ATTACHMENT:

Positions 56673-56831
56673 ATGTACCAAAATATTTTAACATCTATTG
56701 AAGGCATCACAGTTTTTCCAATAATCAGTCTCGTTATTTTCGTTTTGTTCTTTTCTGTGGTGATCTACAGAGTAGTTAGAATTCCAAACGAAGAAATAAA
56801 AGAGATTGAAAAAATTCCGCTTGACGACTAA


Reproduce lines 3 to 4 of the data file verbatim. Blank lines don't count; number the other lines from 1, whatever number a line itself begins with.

56701 AAGGCATCACAGTTTTTCCAATAATCAGTCTCGTTATTTTCGTTTTGTTCTTTTCTGTGGTGATCTACAGAGTAGTTAGAATTCCAAACGAAGAAATAAA
56801 AGAGATTGAAAAAATTCCGCTTGACGACTAA